In hot water over Chinese meddling in the election, Justin Trudeau criticized the Canadian Security Intelligence Service (CSIS).
• Read more: Ottawa has banned TikTok from government phones since Tuesday
• Read more: An appearance by Trudeau’s chief of staff was requested
“In a free democracy, it is not up to unelected intelligence officers to dictate to political parties who can or cannot stand in elections,” the Prime Minister criticized yesterday.
He defended his deputy, Han Dong, who was elected in Don Valley North (Toronto) in 2019, then re-elected in 2021, and will benefit from Chinese intervention, Global News reported. According to the network, Mr. CSIS joined the Liberal Party three weeks before the election. Reported concerns about Tong, to no avail.
Bombarded with questions on Monday, Mr. Trudeau chose instead to brandish the bogeyman of anti-Chinese racism that the reports of recent weeks have fueled in his eyes.
MP Dong flatly denied that, saying he supported “all genuine efforts by members of parliament” to investigate the case. However, there was not a single word from him or the Prime Minister in favor of an independent public inquiry.
Trudeau believes testimony to a parliamentary committee this week by his national security and intelligence adviser Jody Thomas and his former foreign and defense policy adviser, now deputy foreign minister David Morrison, is enough.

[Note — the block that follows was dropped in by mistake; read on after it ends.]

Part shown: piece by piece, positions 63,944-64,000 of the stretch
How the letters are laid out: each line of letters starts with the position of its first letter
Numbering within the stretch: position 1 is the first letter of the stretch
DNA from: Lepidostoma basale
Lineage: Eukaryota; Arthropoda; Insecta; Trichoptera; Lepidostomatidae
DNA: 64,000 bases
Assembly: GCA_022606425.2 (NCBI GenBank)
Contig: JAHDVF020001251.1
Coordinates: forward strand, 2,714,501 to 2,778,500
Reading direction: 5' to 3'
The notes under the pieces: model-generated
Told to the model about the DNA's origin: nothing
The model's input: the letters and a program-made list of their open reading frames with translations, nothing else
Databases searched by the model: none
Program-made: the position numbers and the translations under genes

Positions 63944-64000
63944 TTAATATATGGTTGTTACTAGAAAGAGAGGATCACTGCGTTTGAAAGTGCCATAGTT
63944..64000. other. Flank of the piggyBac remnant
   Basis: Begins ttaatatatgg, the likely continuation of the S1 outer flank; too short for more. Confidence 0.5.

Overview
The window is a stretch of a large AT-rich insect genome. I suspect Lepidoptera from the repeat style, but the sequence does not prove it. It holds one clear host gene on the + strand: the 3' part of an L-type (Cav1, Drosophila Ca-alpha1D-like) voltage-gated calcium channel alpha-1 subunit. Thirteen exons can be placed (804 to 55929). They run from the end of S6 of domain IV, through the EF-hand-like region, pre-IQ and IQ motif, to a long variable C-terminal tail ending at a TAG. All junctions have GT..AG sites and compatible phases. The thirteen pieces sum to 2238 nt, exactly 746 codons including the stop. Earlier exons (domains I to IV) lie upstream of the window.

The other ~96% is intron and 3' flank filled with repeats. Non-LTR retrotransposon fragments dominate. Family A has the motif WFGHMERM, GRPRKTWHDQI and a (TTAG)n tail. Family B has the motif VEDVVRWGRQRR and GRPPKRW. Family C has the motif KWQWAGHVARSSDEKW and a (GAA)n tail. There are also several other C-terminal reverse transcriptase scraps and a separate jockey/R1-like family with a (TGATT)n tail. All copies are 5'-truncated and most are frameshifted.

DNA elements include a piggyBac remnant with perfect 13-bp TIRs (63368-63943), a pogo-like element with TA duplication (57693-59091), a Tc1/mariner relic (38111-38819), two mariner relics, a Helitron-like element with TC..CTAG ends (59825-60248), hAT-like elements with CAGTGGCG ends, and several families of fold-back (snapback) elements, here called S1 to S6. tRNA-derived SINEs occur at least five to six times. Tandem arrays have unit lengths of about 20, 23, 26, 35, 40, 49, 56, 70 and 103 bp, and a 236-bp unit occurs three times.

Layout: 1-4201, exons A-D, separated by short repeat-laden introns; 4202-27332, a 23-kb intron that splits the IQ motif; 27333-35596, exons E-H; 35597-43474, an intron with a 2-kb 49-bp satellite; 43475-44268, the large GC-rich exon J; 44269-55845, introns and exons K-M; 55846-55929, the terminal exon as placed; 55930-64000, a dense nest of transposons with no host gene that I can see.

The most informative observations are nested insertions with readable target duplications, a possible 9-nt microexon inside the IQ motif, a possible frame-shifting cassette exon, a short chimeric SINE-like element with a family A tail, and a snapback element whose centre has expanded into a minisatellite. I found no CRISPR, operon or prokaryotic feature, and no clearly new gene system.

A public inquiry has been called for
However, that’s not enough for the NDP and Bloc Québécois, who are both calling for a public hearing. New Democratic Party leader Jagmeet Singh said the government’s opposition to such an inquiry was “unnecessary and unsatisfactory”.
“The way to end China’s so-called covert interference is to refuse to keep their secrets to themselves,” he said. A completely independent and non-partisan public inquiry is the way to shed light in the darkness. »
The two opposition parties are thus joined by Richard Fadden, former head of CSIS, former Chief Electoral Officer Jean-Pierre Kingsley and Artur Wilczynski, former Director General of Intelligence (CST) of the Communications Security Establishment (CST). Public hearing.
Even Gerald Butts, a former adviser to Justin Trudeau and the prime minister’s principal secretary until the SNC-Laval scandal, is now calling for a public inquiry.
“Music geek. Coffee lover. Devoted food scholar. Web buff. Passionate internet guru.”
Denis Lavoie, the former mayor of Chambly, was arrested by UPAC
Offensive Language | QS will not file a complaint against Gilles Proulx
Boucherville paid for the gold and diamond counter in the Congo